Giving hermits a bad name

The Stranger in the Woods, Michael Finkel, Simon & Schuster

One day in the 1980s a young man fed up with the modern world abandons his car by the side of the road and disappears into the woods of the northeast United States, where he remains for the next 30 years, living in isolation in a makeshift campsite.

Christopher Knight, described as the last true hermit (a problematic term as becomes evident), sustains himself by breaking into nearby holiday cabins and thieving food and clothing, sparking a decades-long investigation. The Stranger in the Woods opens with the heart-racing account of his arrest by a policeman increasingly frustrated by Knight’s panther-like elusiveness. Before his entry into the woods Knight worked as a security alarm installer, and this knowledge enables him to elude detection. Upon his eventual arrest he becomes something of a celebrity, the subject of marriage proposals and songs. Michael Finkel finds Knight in jail, from where this intriguing story unfolds. (Knight is eventually released to perform community service.)

The back cover of Michael Finkel’s book suggests that ‘occasionally [Knight] would have to venture to holiday cabins in the dead of night to pilfer a bit of food’, but this is a gross understatement. Actually he did this regularly, also stealing clothes, bedding, reading material and, crucially, gas canisters for his camp stove. Upon his arrest, he replied that virtually everything he ‘owned’ was stolen. Rainwater was the only provision he didn’t steal. He didn’t grow or hunt any of his food.

Finkel suggests Knight’s ‘back was fully turned to the world’, but Knight did not live in the wilderness. He lived, his campsite camouflaged in the forest, within three minutes’ walk of civilisation (a form of it, anyway), and even stole a flat screen TV which he powered with (stolen) car batteries. He read (stolen) books and magazines and listened to a (stolen) radio. Like the Japanese individuals whom Finkel mentions and who stay shut in their rooms, interacting with the world only via the internet, Knight simply turns his back on face-to-face interactions with living, breathing people. He describes himself as ‘kind of an isolationist’.

Finkel ruminates on how a thousand years ago we lived in small communities, in the bush, in a quiet environment, and opines, ‘This is who we truly are’, forgetting for the moment that Knight can only survive in his patch of peace and quiet with the modern conveniences of a gas stove, tents, sleeping bags, warm clothing and manufactured, long-life food. Knight does, however, show extraordinary tenacity and survival skills, many learnt on the job, because, Finkel explains, Knight lacked any training in bush survival before going bush. To survive the harsh Maine winters Knight rose at 2am, did exercises to stop freezing and thawed out precious drinking water on his camp stove.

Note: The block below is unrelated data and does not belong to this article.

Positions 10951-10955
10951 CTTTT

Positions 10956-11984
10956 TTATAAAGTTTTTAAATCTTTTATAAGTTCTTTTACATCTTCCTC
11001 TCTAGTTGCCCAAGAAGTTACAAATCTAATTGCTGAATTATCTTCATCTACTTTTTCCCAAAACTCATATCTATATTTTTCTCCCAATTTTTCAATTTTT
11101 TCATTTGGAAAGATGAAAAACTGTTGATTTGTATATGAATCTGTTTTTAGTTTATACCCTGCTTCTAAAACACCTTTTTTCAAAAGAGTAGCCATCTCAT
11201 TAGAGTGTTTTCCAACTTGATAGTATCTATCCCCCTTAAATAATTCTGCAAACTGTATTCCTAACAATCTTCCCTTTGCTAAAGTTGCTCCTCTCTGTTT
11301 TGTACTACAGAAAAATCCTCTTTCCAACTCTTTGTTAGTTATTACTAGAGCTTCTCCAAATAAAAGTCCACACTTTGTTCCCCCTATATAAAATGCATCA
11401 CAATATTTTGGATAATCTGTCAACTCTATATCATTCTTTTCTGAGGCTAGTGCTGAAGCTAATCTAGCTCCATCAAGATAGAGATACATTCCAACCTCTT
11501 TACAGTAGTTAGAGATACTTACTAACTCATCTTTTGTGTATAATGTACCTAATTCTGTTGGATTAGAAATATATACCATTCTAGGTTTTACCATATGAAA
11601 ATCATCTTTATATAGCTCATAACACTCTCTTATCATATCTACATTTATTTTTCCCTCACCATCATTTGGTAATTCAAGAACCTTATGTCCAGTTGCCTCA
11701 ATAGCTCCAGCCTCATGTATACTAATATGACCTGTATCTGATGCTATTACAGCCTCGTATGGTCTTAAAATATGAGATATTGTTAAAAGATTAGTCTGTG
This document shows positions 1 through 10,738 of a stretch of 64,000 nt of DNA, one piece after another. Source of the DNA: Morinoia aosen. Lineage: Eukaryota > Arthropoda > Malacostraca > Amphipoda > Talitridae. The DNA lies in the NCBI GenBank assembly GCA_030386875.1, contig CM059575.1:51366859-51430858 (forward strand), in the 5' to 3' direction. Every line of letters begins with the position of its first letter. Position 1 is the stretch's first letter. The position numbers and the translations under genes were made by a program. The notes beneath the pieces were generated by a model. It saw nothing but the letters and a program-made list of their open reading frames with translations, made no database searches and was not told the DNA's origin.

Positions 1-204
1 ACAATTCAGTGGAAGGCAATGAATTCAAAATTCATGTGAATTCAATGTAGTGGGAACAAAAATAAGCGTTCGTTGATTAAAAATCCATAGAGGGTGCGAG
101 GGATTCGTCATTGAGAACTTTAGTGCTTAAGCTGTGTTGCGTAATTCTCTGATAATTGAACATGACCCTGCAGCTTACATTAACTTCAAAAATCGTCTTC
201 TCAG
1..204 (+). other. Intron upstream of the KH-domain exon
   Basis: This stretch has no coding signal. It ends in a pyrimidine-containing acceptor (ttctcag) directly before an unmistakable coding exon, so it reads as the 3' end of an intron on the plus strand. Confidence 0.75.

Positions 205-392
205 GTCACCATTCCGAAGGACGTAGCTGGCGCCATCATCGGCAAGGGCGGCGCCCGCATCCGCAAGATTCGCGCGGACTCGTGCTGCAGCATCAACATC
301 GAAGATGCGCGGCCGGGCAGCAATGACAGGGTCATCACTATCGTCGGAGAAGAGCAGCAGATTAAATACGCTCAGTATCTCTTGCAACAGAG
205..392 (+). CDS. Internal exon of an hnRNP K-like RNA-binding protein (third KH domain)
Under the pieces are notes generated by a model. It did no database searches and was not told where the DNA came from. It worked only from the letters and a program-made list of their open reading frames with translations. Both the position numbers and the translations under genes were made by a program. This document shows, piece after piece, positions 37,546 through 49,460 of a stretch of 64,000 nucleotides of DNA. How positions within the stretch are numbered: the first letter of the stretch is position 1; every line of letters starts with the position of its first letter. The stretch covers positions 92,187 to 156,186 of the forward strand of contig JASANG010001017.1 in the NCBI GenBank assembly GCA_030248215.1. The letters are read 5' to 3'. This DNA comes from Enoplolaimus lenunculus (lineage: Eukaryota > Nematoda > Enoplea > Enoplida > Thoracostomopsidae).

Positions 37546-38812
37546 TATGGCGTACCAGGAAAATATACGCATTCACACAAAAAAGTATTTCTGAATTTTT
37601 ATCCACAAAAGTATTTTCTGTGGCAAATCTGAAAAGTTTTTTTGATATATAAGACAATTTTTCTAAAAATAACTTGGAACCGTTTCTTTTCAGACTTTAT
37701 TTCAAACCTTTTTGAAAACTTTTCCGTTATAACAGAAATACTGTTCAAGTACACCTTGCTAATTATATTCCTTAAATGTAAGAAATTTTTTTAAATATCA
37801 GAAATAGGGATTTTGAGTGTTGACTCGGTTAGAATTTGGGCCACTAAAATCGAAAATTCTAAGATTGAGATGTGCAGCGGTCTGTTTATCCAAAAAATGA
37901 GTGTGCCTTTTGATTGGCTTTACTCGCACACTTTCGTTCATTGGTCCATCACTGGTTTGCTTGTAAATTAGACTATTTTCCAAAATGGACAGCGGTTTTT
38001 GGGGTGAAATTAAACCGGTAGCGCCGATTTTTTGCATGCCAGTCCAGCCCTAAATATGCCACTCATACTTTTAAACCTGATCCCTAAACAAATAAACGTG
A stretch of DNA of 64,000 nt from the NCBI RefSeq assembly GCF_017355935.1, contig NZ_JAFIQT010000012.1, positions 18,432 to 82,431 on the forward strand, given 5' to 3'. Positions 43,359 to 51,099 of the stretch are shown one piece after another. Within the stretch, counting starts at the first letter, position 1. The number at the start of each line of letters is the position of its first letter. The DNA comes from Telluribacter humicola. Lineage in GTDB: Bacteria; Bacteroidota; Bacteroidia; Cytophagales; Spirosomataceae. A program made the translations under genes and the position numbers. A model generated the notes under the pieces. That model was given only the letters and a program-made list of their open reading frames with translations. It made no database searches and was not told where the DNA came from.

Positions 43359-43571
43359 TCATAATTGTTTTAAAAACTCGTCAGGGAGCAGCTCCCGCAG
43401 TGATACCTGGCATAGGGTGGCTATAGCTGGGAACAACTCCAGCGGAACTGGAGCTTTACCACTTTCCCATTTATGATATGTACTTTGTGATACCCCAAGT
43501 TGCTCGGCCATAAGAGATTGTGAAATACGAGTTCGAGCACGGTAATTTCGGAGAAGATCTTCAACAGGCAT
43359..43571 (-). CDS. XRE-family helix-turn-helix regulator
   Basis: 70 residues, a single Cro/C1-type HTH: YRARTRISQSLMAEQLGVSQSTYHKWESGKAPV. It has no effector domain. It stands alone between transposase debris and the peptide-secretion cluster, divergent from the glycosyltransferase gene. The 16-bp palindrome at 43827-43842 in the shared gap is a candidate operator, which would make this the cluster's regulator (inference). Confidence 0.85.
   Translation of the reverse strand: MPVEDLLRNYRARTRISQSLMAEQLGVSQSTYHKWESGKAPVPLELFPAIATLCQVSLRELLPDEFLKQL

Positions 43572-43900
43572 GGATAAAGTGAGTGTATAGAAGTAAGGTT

Hermits, typically, are rather high-minded about what they do, and though living in isolation, they tend to make some communication to the world, particularly in a sage-like capacity. Knight himself, though, is puzzled by the ‘hermit’ label, preferring to think of himself as normal. He makes no attempt at manifestos or communicating his experience to the world. It is as if he made an impulsive decision and then, increasingly, finds it impossible to go back. Despite his thieving, of which he is ashamed, he has principles – he doesn’t steal expensive or obviously sentimental stuff, and he is a polite house-breaker, re-sealing doors and windows. He is not uninformed about the modern world and is a devourer of books, discerning in his reading unless, Knight says, the alternative is nothing to read. He admires Socrates for his recommendation of hermiticism, but detests that great populariser of back-to-nature principles, Thoreau (above), because, as Knight sees it, Thoreau only pretended to be a hermit, and still went to town on the weekends for dinner parties. This is somewhat ironic, considering Knight’s own lifestyle.

Knight describes Finkel as his Boswell, but reading between the lines, Finkel is an annoying journo who is after the major scoop and who is constantly stepping over the line from familiarity to intrusiveness, despite knowing that Knight and his family value privacy. But Finkel is intrigued in, as well as full of admiration for, someone so determined to shun society. Locals are not so forgiving. Some hate Knight for ruining their idyllic peace and quiet. Others see him as a minor inconvenience. The last word should go to the online hermit community (yes, there is such a thing), who, after much deliberation, decide that Knight is not a true hermit, but a thief who gives hermits a bad name.

 

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